Photo by John Nakano

This was not supposed to be this easy.

Headed into 2015, the Jackets offense was supposed to cope with its fair share of growing pains. Gone were towering receivers Darren Waller and DeAndre Smelter, powerful B-back Zach Laskey and All-ACC guard Shaq Mason. Paul Johnson had good reason to be confident in their replacements — all four successors, after all, had two years of experience in The Flats — but it would surely take time for the offense to return to its prolific form of yesteryear.

Two games into the season, though, it’s apparent that new faces haven’t weakened Tech’s attack: if anything, they’ve made it stronger.

It is unwise to put too much stock into statistics from a team’s first two games, particularly when it is favored in both by a wide margin. Nevertheless, Justin Thomas and his teammates have moved the ball with superb efficiency and scored with ease thus far. Tech places second in the nation with 64 points per game, trailing only SEC powerhouse Ole Miss.

The Jackets are also one of only 14 teams nationally that are averaging over 550 yards per contest. To put these numbers in perspective, the team’s 2014 counterpart played a similar opening slate — a home matchup versus Wofford and a road trip to Tulane — and averaged 38 points and 434 yards per game. While impressive, that pales in comparison to the Tech offense’s efforts through two games this year.

Perhaps the most interesting statistical takeaway from the first two games is the Jackets’ newfound ability to score through the air. Last season, the quarterbacks combined for 19 passing touchdowns. If the current trend continues, they’ll throw 24 in 2015. Justin Thomas mentioned after the game that “when we throw the ball, we expect big plays, and that is what we got today.” It’s unlikely that Tech will ever be confused for the prolific pass attack of Washington State or Oregon, but any opportunity to force opposing defenses out of the box is one that the team will gladly take.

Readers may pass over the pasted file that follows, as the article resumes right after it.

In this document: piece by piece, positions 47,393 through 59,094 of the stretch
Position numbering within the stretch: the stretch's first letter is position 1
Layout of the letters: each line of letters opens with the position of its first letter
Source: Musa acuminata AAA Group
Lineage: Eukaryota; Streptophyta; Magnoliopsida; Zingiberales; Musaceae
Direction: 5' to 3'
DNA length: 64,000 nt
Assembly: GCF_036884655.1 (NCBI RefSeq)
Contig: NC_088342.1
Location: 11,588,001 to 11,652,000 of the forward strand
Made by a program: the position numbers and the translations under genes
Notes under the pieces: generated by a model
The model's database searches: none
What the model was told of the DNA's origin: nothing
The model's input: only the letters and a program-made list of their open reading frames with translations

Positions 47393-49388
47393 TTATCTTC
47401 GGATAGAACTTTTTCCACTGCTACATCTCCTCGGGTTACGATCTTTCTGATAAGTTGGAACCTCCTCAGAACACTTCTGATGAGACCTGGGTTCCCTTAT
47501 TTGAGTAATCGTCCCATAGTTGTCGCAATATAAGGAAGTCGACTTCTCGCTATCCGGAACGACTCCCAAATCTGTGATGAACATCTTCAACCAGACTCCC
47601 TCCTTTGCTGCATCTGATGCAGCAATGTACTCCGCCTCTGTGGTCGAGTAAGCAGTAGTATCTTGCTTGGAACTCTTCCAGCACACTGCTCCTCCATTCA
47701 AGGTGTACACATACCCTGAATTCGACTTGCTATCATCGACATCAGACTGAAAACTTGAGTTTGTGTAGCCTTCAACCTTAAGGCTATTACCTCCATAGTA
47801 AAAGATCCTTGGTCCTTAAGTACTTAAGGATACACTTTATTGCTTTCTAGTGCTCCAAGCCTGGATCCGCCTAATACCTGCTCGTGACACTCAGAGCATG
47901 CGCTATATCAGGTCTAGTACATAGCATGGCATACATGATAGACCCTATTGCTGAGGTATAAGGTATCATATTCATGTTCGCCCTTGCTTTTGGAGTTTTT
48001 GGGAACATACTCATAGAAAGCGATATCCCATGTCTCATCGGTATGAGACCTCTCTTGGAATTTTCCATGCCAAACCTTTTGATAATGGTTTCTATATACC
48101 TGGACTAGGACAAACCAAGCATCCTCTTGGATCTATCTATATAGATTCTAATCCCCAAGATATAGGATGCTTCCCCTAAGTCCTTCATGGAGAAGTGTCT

The success hasn’t been limited to starters. After the outcome of the game was decided, freshman Matthew Jordan announced his arrival with a 35-yard touchdown to TaQuan Marshall to finish a nine-play drive, showing that the Tech offense can hum along without its two best signal-callers, with Tim Byerly having missed the game after suffering a knee injury in practice. Likewise, backup A-back Qua Searcy has turned heads early on with his game-breaking acceleration and pass-catching ability. Thomas was effusive in his praise of Searcy after the Tulane game, noting that “it is fun… just knowing that you can get the ball in [Searcy’s] hands like that, and he will make a play no matter what.” Both players demonstrate the potential stashed away on a deep offensive unit.

On his part, Coach Johnson was nonchalant when asked about the effect of new personnel on the offense.

“We’ve done this for a long time … and there’s been a lot of different guys,” Johnson said of his squad. “Now it’s going to change when the competition ratchets up like anything. But we’ve done this a long time and rushed for a lot of yards over a lot of years, and there’s been a lot of different guys. Now you have to execute. These kids are doing a good job making plays, ripping off plays and blocking. Today was an A-back day really rushing the ball. They were going to take the B-backs away, and we weren’t going to force it to them with everybody pinching. Next week could be a B-back/quarterback game.”

Coach Johnson expects his team to execute, and so far the Jackets have done just that. Putting up the numbers they have, even if they were against small schools, should be a good indication of what fans can expect going forward.